T&T – Different Scales in Model Space

Some people just can’t seem to make the leap to paper space – even though there would be many productivity gains to do so.  As I have been told and heard, we are quite content with how we do things now and see no reason to change.  Many people resist change as they believe it will slow them down or be too hard to learn.  You can usually tell the ones that are natural resistors to changes in AutoCAD software features by the rest of their AutoCAD tools and methods.

–      Older versions of AutoCAD  (2004 – 2010 still very common)
–      Working in Model space only
–      Inserting templates DWGs with blocks and layers rather than using Layer states, automated scripts and DWTs.

Although I prefer to convince those to change their ways and learn something new, sometimes it takes and in-between method to boost their productivity and understanding and so, I offer this productivity tip.

Issue:

Working in model space and using different scales:

A common practice I see is for some firms to draw various plans with different scales, all on one sheet and scale it up or down to make it look right.

Example:  A building plan is setup to plot at 1/8″ scale with blown up part plans on the same sheet at 1/4″ and 1/2″ scales.  The most common problem is the most obvious – they are not drawn to scale.  Yes, when plotted they will scale out properly with an architects or engineer’s scale, but while working on it they are not.  I.e. you want to draw an air handler, mill work, or represent a piece of equipment that is 2′-4″ off the south wall and 4′-9″ off the east wall. So how do you place it?  For a 1/4″ scale blow up, you would double the distance for your offsets – so 4′-8″ off the south wall and 8′-18″ or 5′-6″ off the west wall.  The more odd the dimensions, the more math you do and the more chances you have to make mistakes – and trust me – you will make mistakes.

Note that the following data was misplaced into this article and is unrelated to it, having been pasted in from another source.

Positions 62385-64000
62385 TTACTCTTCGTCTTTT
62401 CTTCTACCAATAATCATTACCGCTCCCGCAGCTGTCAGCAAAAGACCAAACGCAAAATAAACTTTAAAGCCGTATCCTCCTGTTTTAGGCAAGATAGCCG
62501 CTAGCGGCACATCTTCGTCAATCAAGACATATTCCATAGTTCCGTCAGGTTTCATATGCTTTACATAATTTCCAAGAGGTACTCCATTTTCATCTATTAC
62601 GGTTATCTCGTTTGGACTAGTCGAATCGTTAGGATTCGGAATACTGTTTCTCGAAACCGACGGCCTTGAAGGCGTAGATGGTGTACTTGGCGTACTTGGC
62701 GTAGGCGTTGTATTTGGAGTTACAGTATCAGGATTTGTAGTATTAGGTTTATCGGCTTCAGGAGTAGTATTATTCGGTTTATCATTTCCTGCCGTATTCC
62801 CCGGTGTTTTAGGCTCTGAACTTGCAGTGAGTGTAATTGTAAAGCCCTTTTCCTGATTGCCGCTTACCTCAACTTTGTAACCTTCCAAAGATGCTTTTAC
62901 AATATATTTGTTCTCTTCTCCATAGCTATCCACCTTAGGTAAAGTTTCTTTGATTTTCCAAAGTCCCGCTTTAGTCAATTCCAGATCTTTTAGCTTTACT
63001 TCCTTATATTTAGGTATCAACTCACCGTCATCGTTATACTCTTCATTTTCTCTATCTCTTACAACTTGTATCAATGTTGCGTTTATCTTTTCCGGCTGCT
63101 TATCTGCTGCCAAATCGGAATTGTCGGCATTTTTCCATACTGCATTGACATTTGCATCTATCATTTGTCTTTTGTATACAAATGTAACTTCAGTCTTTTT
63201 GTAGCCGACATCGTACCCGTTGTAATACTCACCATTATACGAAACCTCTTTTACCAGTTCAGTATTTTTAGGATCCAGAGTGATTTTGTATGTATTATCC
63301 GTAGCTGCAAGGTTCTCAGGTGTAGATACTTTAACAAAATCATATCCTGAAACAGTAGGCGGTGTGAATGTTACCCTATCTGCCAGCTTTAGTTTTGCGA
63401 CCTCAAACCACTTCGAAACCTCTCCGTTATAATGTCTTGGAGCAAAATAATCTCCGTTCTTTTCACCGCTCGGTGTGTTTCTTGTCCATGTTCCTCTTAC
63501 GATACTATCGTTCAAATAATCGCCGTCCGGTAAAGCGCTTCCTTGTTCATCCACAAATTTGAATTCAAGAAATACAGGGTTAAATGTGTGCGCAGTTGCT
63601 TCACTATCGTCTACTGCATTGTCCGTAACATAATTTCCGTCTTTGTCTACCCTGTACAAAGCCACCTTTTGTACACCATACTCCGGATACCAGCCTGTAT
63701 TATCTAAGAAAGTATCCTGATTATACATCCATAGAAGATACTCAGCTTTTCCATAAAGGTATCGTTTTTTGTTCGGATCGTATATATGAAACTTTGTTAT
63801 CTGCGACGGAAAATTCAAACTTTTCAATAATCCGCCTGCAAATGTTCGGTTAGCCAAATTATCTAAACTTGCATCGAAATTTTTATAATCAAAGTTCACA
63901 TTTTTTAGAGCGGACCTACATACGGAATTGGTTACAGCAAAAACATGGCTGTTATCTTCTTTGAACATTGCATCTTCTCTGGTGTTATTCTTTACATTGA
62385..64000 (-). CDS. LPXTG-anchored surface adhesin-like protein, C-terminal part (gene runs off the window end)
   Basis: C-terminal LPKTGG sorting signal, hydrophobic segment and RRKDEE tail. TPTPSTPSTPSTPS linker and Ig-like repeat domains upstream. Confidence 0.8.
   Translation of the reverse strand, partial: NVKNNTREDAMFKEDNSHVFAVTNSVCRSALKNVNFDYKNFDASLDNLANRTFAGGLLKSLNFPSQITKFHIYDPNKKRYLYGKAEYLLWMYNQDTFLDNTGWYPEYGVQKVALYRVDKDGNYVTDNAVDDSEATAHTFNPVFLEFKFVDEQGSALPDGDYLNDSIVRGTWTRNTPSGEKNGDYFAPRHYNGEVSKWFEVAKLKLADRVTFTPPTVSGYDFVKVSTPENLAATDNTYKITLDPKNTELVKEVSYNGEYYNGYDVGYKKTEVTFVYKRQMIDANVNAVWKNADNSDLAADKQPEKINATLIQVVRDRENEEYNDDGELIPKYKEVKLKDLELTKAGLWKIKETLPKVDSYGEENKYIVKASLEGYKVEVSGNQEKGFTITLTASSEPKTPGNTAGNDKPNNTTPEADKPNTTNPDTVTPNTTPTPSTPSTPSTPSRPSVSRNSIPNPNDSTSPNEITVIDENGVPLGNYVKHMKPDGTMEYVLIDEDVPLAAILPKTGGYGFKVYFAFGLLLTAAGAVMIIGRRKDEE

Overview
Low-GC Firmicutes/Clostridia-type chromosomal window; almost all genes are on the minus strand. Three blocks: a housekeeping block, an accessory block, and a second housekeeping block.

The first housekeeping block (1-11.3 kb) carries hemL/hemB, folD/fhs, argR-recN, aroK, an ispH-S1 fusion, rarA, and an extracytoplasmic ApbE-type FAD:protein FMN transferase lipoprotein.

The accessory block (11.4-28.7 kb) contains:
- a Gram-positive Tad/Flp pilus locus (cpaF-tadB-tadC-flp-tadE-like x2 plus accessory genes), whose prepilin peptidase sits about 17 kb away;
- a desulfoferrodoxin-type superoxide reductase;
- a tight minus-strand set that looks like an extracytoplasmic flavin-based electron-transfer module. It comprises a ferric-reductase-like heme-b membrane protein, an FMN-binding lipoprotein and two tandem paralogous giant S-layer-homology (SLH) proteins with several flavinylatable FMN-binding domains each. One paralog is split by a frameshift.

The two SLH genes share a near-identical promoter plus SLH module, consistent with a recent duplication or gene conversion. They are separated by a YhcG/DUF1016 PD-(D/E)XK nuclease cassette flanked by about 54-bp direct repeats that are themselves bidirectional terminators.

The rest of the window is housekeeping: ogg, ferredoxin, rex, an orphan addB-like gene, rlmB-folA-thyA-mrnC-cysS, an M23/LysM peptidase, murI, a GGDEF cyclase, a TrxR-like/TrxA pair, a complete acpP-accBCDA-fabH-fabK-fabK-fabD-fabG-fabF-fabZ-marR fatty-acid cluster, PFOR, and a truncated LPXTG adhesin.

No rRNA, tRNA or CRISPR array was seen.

Solution:

This one is pretty easy, but even so, I have made a few assumptions.

The user:

  1. Is familiar with and uses Xrefs and understands clipping.  (If you are not using Xrefs yet, WOW… I do not know what to say – except I am here to help and I charge reasonable rates!) – Seriously – you are missing out on so much productivity – use them!!
  2. Knows basic scaling (i.e. if you are working on a 1/8” drawing and you want to attach a 1/2″ drawing, you scale it up by 4)

Process:

  1. Create a separate DWG file for each of the alternate scaled items.  (YES – if you have a lot of blow-ups you will have a lot of additional drawings, and if that is the case – are you sure you do not want to consider Paper Space?)
  2. Draw each of these to the scale you want represented and using the xref command, attach them to your 1/8″ scale drawing and scale them up appropriately.
  3. When you need to modify the enlarged plan, just select it, right-click and select open xref.  Note: If you choose to edit the xref n place, you will be using the current dimstyle, textstyle, etc. of the 1/8″ drawing and not the enlarged drawing – choose open.

Benefits:

  1. Accuracy – Your drawings are to real scale, not only when scaled on paper, but while your editing them.
  2. Productivity – Multiple people can be working on a sheet – one on the master drawing and others for each of the enlarged details or blow-ups.
If you can’t get over the Paper space hump right now, at least setup your drawings in a way that can be more productive and accurate until you do.

WES

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